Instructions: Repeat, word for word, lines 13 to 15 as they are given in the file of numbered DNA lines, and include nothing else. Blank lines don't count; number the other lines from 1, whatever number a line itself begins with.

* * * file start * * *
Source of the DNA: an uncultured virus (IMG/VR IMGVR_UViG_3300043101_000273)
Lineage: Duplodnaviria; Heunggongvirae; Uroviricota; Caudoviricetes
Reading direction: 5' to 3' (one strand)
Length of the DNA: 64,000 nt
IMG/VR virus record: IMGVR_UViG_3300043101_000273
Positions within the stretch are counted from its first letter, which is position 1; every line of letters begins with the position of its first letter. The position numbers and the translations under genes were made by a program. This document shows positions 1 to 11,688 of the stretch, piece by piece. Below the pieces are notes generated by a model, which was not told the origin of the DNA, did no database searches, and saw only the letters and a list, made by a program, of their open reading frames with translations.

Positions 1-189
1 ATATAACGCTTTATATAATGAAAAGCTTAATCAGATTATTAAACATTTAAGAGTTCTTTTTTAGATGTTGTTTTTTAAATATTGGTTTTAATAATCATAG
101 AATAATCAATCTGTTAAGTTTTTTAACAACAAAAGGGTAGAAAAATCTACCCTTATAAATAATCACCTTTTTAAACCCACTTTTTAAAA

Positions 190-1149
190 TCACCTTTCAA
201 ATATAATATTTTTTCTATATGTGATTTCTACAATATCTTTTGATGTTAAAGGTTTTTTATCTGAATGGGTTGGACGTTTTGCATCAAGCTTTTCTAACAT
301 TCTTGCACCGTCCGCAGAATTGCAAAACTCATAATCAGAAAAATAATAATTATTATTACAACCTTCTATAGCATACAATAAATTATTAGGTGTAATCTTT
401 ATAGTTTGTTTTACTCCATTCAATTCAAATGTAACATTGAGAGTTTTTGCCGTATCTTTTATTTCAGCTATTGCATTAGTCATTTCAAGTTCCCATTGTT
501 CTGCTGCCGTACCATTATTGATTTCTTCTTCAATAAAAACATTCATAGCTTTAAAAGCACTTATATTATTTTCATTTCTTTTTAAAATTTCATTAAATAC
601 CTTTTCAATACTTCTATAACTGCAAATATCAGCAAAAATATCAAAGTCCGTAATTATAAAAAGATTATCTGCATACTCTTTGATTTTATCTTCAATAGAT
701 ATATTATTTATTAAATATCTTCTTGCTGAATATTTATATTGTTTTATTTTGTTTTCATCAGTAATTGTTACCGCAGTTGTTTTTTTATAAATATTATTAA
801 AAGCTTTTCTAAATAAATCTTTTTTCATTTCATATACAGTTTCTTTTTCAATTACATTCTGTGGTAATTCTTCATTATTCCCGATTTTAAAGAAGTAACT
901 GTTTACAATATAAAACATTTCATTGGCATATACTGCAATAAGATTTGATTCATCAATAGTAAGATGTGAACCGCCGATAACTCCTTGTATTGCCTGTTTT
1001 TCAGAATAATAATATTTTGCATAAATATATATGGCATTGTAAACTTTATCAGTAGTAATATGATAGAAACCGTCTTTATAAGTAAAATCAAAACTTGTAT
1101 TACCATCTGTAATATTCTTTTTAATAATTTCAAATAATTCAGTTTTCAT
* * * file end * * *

301 TCTTGCACCGTCCGCAGAATTGCAAAACTCATAATCAGAAAAATAATAATTATTATTACAACCTTCTATAGCATACAATAAATTATTAGGTGTAATCTTT
401 ATAGTTTGTTTTACTCCATTCAATTCAAATGTAACATTGAGAGTTTTTGCCGTATCTTTTATTTCAGCTATTGCATTAGTCATTTCAAGTTCCCATTGTT
501 CTGCTGCCGTACCATTATTGATTTCTTCTTCAATAAAAACATTCATAGCTTTAAAAGCACTTATATTATTTTCATTTCTTTTTAAAATTTCATTAAATAC